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Elshad Hasanov

Dr. Elshad Hasanov received a 2021 Young Investigator Award for his project “Investigating genomic drivers of immune checkpoint inhibitors resistance in RCC brain metastasis: implications for immunotherapy.” Hasanov is based at the MD Anderson Cancer Center in Houston, Texas.

We spoke with Hasanov about his work and what it could mean for people with kidney cancer.

Briefly describe your research. What was the initial idea for it?

Not surprisingly, the story started with seeing a patient in the clinic who had a metastatic renal cell carcinoma (RCC) at different body sites. I was in the first year (second month) of the medical oncology fellowship program. With my previous Ph.D. training in tumor biology and immunology, I knew that I wanted to continue working on RCC, but I was not sure of the exact question and problem that I wanted to go after. The patient that I saw helped to define this problem.

Interestingly, the patient received treatment with an immune checkpoint inhibitor plus tyrosine kinase inhibitor and had an excellent response in all known body sites. However, they developed brain metastases despite excellent response in other areas. This observation suggested that these novel combination regimens might not be as effective in brain metastases as in the other bode sites for some unknown reasons. Later, we and others also showed that the brain is one of the most common sites of disease progression after immune checkpoint inhibitor treatment. Moreover, patients with brain metastases had poor survival outcomes in many retrospective studies. Based on all these, personal patient experience, and supporting literature, I was convinced that brain metastases in RCC are a rising problem. We need a dedicated research program to address this challenging manifestation of RCC. Therefore, we built an international network of collaborators and collected RCC brain metastases tissues to investigate their unique molecular features.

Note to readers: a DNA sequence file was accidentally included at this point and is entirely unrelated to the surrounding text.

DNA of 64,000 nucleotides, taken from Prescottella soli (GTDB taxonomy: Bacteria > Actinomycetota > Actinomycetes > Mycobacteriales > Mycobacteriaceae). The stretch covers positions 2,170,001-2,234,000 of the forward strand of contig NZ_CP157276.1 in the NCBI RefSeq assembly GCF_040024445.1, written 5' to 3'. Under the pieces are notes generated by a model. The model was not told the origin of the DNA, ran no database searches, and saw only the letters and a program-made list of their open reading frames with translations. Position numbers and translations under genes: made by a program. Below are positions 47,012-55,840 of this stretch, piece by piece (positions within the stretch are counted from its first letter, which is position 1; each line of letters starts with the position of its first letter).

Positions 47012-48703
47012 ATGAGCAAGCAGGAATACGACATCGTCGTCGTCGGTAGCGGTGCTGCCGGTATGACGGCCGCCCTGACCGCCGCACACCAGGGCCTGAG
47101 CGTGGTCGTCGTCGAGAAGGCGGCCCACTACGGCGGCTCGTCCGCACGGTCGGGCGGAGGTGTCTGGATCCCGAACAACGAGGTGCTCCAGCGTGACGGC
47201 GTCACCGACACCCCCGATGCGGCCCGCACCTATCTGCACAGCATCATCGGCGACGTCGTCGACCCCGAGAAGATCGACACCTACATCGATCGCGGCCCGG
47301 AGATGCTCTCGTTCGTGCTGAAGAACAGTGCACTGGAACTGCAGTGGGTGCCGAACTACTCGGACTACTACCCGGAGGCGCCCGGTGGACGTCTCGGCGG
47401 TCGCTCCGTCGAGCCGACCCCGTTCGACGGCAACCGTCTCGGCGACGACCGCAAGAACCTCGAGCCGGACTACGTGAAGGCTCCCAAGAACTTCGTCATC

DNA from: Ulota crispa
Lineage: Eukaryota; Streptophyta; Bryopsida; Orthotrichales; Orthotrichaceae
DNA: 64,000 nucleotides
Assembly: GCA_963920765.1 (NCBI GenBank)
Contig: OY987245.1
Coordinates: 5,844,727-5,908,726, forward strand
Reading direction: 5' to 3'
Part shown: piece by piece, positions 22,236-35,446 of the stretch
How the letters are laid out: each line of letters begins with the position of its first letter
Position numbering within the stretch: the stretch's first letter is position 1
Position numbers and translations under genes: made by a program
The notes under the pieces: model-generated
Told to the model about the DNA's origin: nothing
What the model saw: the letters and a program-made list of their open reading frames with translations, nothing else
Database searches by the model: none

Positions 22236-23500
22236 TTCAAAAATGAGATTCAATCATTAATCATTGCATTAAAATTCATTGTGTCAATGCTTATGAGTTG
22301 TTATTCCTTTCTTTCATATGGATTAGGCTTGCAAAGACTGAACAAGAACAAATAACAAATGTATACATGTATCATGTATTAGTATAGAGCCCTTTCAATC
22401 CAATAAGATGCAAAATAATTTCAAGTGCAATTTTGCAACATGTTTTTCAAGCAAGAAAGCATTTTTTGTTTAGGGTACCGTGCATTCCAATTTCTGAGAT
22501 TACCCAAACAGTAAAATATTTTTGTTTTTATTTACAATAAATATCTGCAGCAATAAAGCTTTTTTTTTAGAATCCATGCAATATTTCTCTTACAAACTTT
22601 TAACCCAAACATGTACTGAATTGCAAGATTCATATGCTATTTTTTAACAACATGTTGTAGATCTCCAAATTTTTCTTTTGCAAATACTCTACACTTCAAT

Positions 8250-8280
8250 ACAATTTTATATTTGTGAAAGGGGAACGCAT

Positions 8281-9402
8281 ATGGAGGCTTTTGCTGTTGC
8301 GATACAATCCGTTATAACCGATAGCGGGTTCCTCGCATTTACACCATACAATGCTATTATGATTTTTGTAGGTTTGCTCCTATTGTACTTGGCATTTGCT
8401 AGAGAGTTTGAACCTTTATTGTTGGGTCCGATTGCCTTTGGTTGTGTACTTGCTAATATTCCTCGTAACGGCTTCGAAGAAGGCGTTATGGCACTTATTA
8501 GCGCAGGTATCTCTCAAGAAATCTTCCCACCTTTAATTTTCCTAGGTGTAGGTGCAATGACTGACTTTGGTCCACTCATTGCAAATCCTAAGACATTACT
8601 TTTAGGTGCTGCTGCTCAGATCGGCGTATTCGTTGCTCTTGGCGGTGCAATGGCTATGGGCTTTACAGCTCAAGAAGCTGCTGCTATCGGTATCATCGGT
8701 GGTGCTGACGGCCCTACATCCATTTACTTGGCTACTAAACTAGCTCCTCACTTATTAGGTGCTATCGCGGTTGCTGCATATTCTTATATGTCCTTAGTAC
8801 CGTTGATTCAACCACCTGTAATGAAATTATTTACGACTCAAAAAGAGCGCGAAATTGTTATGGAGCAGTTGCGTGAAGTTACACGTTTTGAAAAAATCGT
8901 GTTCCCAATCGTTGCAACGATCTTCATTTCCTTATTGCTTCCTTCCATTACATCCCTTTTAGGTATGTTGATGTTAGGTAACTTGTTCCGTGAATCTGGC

What options do patients with brain metastases have now and how might your research impact that, especially since they’re typically excluded from clinical trials?

Thank you for this great question. Indeed, unfortunately, many of the patients with brain metastases are excluded from clinical trials. To answer your question more precisely, we recently collaborated with 45 experts from 26 institutions to build consensus recommendations on managing brain metastases derived from RCC. The manuscript summarizing these findings will be available soon for everyone. The bottom line is surgery and/or radiation treatments are the mainstay of the treatment. We need better and more effective therapies for preventing and also treating brain metastases. The hypothesis-driven molecular profiling studies that we are performing already have some findings that could potentially lay the foundation of new treatments for brain metastases patients. But first, we have to invest more time, energy, and resources to validate them before offering these new treatment options for the patients.

What motivates you?

As a physician-scientist, I enjoy serving the patients that I see in the clinic and trying to help them address their challenges, concerns, and questions. However, there are many other kidney cancer patients in the world that I might not be able to reach and serve as a physician. I am encouraged with the “butterfly effect” of scientific discoveries – being a scientist and having the ability to reach and help all other patients with discoveries that may provide better therapies, prevention strategies for their disease.

Is there anything else you want others to know about you or your work?

Nothing we have done could have been possible without the collaborative efforts of many institutions, experts, patients, their families, and supporters. If we cure cancer one day, that will only be possible with the collaboration of all parties. In fact, in one way, we can say that it is how cancer cells communicate, collaborate, and spread that causes problems. Therefore, if we want to outsmart cancer, we should work together. KCA is an excellent example of how this collaboration can be performed between physicians, scientists, patients, and communities with the ultimate goal of curing kidney cancer.

I also want to thank my great mentor, Dr. Eric Jonasch [at MD Anderson Cancer Center], an exemplary supportive, encouraging, resourceful mentor who helped me building this RCC brain metastases research program.

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